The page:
When Pajama Press came out with its first collaboratively-created picture book, A World of Kindness, it impressed all with its poignant messages and stunning and varied artwork. It ushered readers through recognizing the need for kindness, especially when faced with unkindness, and how to be kind. A World of Mindfulness similarly takes the reader on a journey of discovery, of how to find the calm within, of focusing on moments and tasks and of immersing oneself in the experience that is. Whether for quality of life or therapy, mindfulness works and so does A World of Mindfulness.”

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Canadian Bookworm

“Particularly this year, with the lack of structure and routine, proliferation of screen time, and societal anxiety, this book can help children stop and find balance and calm in their lives.

The illustrations are beautiful and show the beauty of our world and the diversity of our peoples. Each picture has lots of things to look at and can provide an image to meditate on. They celebrate our self, our natural world, small joys of life, and the act of creation and reflection.

This is a beautiful book and an apt one for this difficult year.”

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Sal’s Fiction Addiction

“As the Pajama Press team led by Gail Winskill did in A World of Kindness, they again combine stunning artwork with sensitive text to help young children find ‘warmth, peace and hope’ in difficult times. As 2020 winds down with a fervent hope for a better new year, this is a book that will resonate with all families….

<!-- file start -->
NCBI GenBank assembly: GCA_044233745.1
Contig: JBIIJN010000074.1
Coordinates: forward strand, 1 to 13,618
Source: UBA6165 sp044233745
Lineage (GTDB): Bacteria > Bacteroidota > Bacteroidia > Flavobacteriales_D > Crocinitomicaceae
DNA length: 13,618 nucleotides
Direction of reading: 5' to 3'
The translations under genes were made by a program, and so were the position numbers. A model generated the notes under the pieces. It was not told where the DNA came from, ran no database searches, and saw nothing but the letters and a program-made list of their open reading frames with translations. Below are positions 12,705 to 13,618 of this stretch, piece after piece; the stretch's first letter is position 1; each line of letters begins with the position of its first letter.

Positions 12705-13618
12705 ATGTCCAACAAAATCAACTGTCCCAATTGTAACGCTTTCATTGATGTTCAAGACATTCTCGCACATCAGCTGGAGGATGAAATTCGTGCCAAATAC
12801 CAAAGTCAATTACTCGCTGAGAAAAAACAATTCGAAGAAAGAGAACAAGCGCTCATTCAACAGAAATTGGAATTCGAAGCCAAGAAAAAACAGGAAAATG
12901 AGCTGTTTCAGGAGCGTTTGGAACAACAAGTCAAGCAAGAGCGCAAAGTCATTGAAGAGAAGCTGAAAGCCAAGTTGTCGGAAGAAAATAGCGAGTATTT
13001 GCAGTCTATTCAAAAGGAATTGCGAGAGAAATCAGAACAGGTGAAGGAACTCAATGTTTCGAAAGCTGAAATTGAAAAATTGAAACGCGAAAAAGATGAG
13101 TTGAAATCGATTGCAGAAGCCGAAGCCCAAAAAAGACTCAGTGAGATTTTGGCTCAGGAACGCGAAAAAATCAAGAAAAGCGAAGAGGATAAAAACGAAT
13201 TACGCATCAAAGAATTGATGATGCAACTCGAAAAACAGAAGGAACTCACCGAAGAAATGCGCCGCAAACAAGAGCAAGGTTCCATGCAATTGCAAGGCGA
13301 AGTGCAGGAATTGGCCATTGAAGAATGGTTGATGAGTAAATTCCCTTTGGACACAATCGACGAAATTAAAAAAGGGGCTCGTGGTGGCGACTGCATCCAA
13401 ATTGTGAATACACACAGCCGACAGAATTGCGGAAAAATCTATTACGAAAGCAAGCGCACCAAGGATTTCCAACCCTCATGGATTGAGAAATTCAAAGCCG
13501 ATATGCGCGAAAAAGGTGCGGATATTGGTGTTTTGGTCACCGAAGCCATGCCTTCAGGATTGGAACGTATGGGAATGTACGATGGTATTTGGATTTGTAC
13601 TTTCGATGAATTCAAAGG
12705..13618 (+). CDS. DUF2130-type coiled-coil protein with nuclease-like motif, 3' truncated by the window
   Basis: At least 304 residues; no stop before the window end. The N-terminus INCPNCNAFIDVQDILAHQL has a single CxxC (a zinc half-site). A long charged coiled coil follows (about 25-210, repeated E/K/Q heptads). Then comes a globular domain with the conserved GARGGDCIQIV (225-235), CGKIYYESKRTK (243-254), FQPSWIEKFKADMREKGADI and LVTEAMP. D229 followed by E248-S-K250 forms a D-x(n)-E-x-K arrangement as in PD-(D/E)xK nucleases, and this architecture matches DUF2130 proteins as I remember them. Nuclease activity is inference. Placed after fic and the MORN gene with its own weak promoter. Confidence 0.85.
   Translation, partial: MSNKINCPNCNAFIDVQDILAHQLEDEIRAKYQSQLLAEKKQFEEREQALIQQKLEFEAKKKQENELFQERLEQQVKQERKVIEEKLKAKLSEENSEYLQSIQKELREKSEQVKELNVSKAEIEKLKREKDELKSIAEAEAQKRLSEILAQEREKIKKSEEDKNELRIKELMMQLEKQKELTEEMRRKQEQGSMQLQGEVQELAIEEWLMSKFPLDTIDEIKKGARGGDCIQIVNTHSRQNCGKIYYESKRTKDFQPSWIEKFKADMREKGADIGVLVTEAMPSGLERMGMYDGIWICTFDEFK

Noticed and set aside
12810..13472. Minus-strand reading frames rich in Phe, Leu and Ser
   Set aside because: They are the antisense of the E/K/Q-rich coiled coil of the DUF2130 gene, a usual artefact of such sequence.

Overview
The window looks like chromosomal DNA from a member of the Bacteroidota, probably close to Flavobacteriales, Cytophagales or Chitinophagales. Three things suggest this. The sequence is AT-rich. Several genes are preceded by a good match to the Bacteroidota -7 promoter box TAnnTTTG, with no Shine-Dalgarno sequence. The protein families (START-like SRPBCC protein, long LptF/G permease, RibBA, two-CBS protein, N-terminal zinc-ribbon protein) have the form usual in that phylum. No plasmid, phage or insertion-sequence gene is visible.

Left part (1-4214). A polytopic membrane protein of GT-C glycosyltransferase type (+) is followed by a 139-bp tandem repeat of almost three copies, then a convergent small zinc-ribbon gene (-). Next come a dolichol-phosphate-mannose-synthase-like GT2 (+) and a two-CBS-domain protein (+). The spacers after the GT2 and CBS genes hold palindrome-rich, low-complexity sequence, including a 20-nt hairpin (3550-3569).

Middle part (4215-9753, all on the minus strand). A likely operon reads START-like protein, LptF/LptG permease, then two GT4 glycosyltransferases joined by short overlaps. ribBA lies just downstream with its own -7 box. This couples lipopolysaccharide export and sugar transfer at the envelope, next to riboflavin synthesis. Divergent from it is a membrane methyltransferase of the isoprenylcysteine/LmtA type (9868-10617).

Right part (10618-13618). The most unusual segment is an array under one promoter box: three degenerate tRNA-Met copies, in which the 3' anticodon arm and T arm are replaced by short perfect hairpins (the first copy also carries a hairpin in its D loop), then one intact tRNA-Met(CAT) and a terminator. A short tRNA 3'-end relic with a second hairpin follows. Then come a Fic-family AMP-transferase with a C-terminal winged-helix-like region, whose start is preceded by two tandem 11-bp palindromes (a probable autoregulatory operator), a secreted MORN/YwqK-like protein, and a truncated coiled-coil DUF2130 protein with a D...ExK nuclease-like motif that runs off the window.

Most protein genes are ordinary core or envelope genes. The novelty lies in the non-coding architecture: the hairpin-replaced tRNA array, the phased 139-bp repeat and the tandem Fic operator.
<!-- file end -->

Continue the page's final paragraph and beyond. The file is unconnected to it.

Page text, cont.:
The artwork is created in a variety of media, and is beautifully rendered to bring a sense of calm and to empower readers to take note of the world that surrounds them every day. The well-chosen words offer a chance to think about self, nature, feelings, movement, and place in that world….

Read slowly. Look carefully. Feel the calm as the world moves from one year to the next, with hope for better and a plan to find joy in the small things.”

Click here to read the full review

Duck Days Reviews

Posted on October 14th, 2020 by pajamapress

Youth Services Book Review

Rating: 1-5 (5 is an excellent or a Starred review) 5

Cover: Duck Days Author: Sara Leach Illustrator: Rebecca Bender Publisher: Pajama Press

What did you like about the book? There’s so much I love about this book! Lauren is a relatable third grader who has a best friend Irma….Lauren also has autism, and regularly describes her feelings and reactions for the reader….All readers will be able to relate to her experiences navigating friendships, child stresses at school, and big emotions, and readers without autism will find many role models in the story for ways to connect with and support friends and family with autism without harping on it. Diversity is celebrated in the book – with Lauren, her friend Irma who is learning English, and supportive classmates with different skin colors. Black and white illustrations on most pages show both the events of the story as well as additional clues about characters’ emotions. The messages and theme of the story come across strongly even for young readers, but they are woven throughout the fantastic story to create an overall enjoyable reading experience.

To whom would you recommend this book? This would be an ideal read aloud for a class (probably 1st or 2nd grade). It would be great for adults to read with children (both on the autism spectrum and not) to support social emotional skills. I would also give it to kids who have read any of the picture books A Friend for Henry (Bailey), My Brother Charlie (Peete), All My Stripes (Rudolph), or Since We’re Friends (Shally) and are looking for something a bit longer, but are not ready for longer chapter books like Rain Reign (Martin) or A Boy Called Bat (Arnold)….